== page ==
Tuesday, August 18, 2009

Owner of a Lonely Heart

Originally published January 20, 2009

There are so many things in my life that could potentially make me feel like a loser. My tendency to drive a little too fast. My inability to get the laundry done in one day. Heck, I'm a parent of teenagers--the way I pour my cereal could qualify me for loser status on any given day.

And don’t even get me started on the many times I’ve embarrassed myself, usually because I have two body parts that should never be brought together—a foot and a mouth. Thankfully, now that I’m a parent to teenagers, I’m over embarrassing myself and have moved on to embarrassing them.

But I digress.

I’m usually pretty good at shaking off that down-on-me feeling, but there is one aspect of stay-at-home-motherhood that really gets to me that I have never admitted. Out loud, anyway.

Which is why I was so glad my friend put words to it last week as we sat down over coffee.

We had just arrived at our favorite little French coffeehouse, where the tables are tiny and close together and the coffee is strong and served in little china tea cups. (So not like us, but we like to pretend were “ladies” every now and then.)

“I’m feeling kind of lonely lately,” my friend started out our conversation.

I could have reached over the table and hugged her. Tightly. And it wasn’t because I was feeling sorry for her either. I was just so happy that I’m not the only one who feels this way.

“Really?” I asked. “Because I feel lonely a lot, but I’ve never told anyone.”

We got to talking about our “profession”—motherhood—and the feelings of loneliness that go along with it. It’s hard to think of a lonelier profession than motherhood, especially if you have young children. You spend hours on end at home, hardly ever encountering another human being except for the ones you are caring for. And they aren’t exactly fodder for interesting conversation.

But there's something else to this lonely feeling, and my friend confirmed it. It’s a feeling that everyone else is out there doing something and I’m missing out. Or that all of my friends are getting together and having fun behind my back (I think that’s called paranoia). Or that I’m not doing enough—if I were busier I wouldn’t be lonely. But I know that’s not true; even women who work outside the home feel lonely.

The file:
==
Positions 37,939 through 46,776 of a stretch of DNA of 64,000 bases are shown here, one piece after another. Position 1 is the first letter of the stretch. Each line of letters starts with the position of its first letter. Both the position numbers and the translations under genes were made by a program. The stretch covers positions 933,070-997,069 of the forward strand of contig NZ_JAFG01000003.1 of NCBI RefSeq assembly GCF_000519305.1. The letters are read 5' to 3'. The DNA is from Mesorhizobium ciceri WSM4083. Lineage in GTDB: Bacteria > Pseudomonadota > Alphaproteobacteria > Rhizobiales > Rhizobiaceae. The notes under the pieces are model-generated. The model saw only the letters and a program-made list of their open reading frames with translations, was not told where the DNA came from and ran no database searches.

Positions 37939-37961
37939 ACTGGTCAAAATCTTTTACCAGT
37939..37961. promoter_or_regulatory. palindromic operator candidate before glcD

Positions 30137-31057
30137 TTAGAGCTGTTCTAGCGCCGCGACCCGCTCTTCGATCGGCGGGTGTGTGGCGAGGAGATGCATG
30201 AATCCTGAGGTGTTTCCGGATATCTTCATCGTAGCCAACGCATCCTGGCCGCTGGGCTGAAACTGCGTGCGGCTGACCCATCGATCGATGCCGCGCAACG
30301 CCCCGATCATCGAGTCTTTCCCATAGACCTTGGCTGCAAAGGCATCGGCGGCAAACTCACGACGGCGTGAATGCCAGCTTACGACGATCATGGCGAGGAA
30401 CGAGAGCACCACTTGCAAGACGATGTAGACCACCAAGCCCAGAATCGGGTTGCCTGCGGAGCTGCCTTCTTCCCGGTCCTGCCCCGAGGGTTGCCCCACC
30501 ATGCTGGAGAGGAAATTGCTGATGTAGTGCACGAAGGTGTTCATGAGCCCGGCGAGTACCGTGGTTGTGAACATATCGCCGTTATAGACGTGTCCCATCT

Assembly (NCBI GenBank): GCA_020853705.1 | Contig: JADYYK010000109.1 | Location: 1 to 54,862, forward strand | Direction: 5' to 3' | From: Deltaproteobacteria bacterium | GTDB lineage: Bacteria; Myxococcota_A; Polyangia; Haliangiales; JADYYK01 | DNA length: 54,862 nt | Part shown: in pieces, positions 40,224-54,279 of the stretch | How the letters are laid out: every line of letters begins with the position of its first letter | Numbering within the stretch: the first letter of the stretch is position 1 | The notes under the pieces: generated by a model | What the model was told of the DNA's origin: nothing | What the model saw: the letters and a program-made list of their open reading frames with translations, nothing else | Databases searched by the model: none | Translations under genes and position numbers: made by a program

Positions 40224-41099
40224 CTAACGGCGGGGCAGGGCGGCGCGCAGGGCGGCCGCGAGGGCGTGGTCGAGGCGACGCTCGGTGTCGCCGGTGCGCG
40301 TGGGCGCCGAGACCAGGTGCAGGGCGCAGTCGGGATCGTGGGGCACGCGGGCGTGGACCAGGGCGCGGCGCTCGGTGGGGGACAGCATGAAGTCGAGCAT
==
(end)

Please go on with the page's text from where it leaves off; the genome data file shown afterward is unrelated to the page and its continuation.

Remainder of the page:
In my heart I know it’s none of these things. I’m probably not missing out on anything. My friends are loyal. I’m busy enough.

As we talked about the reasons for our loneliness, my friend and I realized that it’s a heart longing. A longing to connect—with friends, with our spouse, with God—that we can’t seem to meet. A longing that will never be met while we’re on earth.

So why don’t we women admit our feelings of loneliness?

My friend and I decided that to admit to someone that we’re lonely sounds desperate. Like saying “Will you be my friend?” like we did in kindergarten. And we decided that admitting we’re lonely is kind of like admitting we have leprosy—nobody wants to be around that.

I’ve been thinking about that conversation a lot over the past week, and I’ve decided a couple of things. First, everyone is lonely every now and then. No matter what you do or what stage of life you’re in, everyone experiences these feelings. And realizing that should make me a lot less lonely.

But the other thing I’ve realized is that loneliness is false. When I’m going through a lonely phase, all I have to do is look around at all the people God has put in my life—my husband, my kids, my friends, my family—and realize that I may feel lonely sometimes, but I’m never alone.

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